Android Intelligence Advice

The simple way to scan documents with your Android phone

Two invaluable document scanning tools (and plenty of related tips) for the next time you encounter an important piece of paper.

Android Intelligence Advice

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It's kind of astonishing when you stop and think about all the once-cumbersome tasks our smartphones have simplified.

From check depositing to audio recording and even airplane boarding, our tiny pocket computers have truly become all-in-one life organizers and productivity machines. Our phones can do so much, in fact, that I'd wager hardly anyone actually takes advantage of all their mobile-productivity powers.

Case in point: One easily overlooked way your phone can save you time and frustration is by serving as a quick 'n' simple on-the-go document scanner. Google actually offers two useful tools for scanning and managing physical papers—and both can come in quite handy when you find yourself needing to save or share any sort of document, card or receipt.

Option #1: The basic document scan

Our first Android scanning method is part of an app that's probably on your phone already: Google Drive. Drive has an out-of-sight option for scanning documents via your smartphone's camera and then saving them as PDF files within your cloud storage. You can find it by opening the Drive app and tapping the blue "+" icon in the bottom-right corner and then selecting "Scan."

You can also add a direct Scan shortcut onto your home screen by pressing and holding any empty space, selecting Widgets, and then looking for the "Drive Scan" option. If you're using a phone with at least Android 7.1—and/or using a custom launcher like Action Launcher or Nova Launcher—you can also access that same direct shortcut within the main Drive icon by pressing and holding it (thanks to Android's convenient but somewhat confusing App Shortcut system).

Scan Documents Android Phone: Google Drive (1) JR

However way you access it, once you open Drive's Scan command, you'll see what looks like a regular camera interface. Place your paper on a flat surface, line it up in the viewfinder, and tap the shutter button to capture the document.

Scan Documents Android Phone: Google Drive (2) JR

There's one more possible step: For some reason, Drive sometimes tries and fails to crop a document on its own—which can result in a cut-off scan. That presumably isn't what you want.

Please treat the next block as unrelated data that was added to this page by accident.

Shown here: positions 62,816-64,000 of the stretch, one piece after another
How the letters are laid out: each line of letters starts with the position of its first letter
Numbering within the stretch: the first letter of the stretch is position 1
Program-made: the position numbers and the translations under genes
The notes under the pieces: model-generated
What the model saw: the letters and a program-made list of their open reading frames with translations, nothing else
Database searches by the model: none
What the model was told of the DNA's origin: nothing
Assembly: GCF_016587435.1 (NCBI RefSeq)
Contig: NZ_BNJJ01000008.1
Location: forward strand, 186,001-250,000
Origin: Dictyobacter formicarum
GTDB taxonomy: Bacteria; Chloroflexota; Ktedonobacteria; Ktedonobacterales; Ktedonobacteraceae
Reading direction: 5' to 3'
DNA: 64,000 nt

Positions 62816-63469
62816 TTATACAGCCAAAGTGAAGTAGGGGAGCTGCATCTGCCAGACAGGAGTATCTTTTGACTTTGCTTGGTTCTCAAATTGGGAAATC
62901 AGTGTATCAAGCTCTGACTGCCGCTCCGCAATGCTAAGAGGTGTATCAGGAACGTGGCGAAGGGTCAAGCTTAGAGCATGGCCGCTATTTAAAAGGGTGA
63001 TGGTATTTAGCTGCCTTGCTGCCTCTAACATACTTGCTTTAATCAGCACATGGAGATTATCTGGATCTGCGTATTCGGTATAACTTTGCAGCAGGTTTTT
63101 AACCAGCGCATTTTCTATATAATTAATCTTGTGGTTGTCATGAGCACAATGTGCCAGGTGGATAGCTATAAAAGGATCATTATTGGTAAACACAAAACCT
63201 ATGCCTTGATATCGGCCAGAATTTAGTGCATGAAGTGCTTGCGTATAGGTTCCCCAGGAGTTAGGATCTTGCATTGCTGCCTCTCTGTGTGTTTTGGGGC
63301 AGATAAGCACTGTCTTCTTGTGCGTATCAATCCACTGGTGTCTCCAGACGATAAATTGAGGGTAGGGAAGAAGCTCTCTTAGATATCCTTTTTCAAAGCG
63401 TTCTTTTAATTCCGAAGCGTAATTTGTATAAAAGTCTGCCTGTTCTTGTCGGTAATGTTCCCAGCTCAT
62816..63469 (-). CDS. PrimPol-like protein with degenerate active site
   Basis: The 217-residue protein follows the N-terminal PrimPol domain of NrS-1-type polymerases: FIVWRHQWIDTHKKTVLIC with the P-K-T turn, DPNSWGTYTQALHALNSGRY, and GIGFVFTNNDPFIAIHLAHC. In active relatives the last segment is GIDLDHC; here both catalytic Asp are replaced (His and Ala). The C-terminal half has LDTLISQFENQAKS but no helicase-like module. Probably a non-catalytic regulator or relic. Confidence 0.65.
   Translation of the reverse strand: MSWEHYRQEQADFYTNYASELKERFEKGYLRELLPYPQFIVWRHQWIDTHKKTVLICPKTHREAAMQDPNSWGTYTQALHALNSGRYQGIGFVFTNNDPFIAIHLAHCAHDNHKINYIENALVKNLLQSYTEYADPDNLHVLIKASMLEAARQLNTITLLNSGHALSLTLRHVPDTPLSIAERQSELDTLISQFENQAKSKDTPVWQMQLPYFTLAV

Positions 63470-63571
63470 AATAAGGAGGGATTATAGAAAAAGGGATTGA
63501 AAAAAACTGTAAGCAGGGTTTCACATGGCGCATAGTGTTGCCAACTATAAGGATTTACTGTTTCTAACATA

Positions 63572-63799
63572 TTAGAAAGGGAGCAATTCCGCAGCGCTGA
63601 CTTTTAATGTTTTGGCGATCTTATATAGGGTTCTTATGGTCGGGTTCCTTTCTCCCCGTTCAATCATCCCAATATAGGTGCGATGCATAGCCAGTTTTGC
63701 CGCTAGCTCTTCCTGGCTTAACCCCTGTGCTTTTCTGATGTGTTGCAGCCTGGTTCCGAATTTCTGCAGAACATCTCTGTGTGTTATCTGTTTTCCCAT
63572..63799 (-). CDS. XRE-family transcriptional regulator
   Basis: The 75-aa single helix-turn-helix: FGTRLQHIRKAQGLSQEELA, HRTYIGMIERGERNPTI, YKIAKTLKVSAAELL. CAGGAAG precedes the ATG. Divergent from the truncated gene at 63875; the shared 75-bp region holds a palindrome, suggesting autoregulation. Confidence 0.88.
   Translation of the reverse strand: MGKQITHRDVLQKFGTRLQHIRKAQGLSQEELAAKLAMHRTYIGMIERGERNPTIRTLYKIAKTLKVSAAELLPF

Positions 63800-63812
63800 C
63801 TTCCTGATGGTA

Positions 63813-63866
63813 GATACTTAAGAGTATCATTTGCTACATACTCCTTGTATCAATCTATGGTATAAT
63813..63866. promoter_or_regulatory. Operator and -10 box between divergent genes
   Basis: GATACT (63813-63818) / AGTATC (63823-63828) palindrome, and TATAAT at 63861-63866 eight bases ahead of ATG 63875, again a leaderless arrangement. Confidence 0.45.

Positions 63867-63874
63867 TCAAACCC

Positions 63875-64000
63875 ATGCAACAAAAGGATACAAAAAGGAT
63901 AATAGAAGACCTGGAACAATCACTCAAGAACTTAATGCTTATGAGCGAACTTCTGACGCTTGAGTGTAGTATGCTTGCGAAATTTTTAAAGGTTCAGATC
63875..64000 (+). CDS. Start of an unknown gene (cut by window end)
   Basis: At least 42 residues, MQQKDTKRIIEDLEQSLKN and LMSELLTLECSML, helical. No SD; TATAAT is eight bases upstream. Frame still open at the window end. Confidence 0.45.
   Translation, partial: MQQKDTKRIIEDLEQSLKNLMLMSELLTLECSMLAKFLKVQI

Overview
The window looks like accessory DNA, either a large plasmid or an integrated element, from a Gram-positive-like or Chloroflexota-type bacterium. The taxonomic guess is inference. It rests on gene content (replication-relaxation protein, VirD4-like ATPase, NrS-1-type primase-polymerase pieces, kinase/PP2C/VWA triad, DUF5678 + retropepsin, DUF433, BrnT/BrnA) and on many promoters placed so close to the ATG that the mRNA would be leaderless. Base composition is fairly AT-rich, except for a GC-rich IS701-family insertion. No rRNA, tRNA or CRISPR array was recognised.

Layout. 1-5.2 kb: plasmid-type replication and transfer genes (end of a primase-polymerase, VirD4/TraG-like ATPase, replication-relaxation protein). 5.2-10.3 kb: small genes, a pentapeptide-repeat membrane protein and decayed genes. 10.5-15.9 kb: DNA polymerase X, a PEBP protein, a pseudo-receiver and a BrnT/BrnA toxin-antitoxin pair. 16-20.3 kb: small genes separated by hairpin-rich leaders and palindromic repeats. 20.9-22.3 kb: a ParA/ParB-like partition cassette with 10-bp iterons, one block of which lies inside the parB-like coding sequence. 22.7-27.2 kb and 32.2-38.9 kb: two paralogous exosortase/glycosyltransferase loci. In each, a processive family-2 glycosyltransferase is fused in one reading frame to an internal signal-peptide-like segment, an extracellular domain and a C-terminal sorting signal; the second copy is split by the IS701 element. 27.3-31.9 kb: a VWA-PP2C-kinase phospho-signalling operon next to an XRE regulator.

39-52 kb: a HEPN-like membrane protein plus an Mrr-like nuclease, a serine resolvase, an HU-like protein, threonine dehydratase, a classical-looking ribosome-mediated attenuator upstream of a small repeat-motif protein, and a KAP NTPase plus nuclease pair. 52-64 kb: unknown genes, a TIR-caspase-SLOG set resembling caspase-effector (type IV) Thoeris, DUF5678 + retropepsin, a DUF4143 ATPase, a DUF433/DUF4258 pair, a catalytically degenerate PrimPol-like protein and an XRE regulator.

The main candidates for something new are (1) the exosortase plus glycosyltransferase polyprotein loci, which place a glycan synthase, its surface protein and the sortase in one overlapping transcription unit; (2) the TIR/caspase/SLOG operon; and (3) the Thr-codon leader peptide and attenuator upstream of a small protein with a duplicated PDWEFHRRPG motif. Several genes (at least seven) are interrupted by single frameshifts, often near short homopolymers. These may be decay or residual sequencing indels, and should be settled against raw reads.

Thankfully, the fix is easy: Tap the crop button (the overlapping "L" shapes) in the top-right area of the screen, then drag the dots on the box until they properly outline your document.

Scan Documents Android Phone: Google Drive (3) JR

When you're done, hit the checkmark icon—and, ta-da: Your scan is complete. Hit the checkmark icon again on the next screen to save the document into your Drive storage, then tap the confirmation notification if you want to share the PDF via email, messaging, or any other process.

Option #2: The text-grabbing genie

The second simple Android scan method revolves around Google Keep, Google's cross-platform note-taking utility—and it's noteworthy because it contains the option to extract text from any scanned document and save it as regular text on your phone.

All you gotta do is open up Keep and tap the camera icon in the lower-right corner (or, if you prefer, use the same App Shortcut method described above to create a new photo note directly from your home screen). Take a photo of your document—then, once you've saved the note, open it and tap the image you captured.

[See also: 11 ways to get the most out of Google Keep on Android]

In the three-dot menu icon at the top-right corner of the screen, you'll see an option labeled "Grab image text." Tap it, and—hey, how 'bout that?—every word from your physical document will appear as text within your note. You can edit it, copy and paste it, or do whatever your sweet little heart desires.

Scan Documents Android Phone: Google Keep JR

The bulky in-office scanner will likely play a role in our lives for years to come, but that kind of contraption isn't always convenient or available. When you need to quickly capture a page on the go, these two methods can help you get the job done easily—and get everything you need in the palm of your hand mere seconds after you begin.

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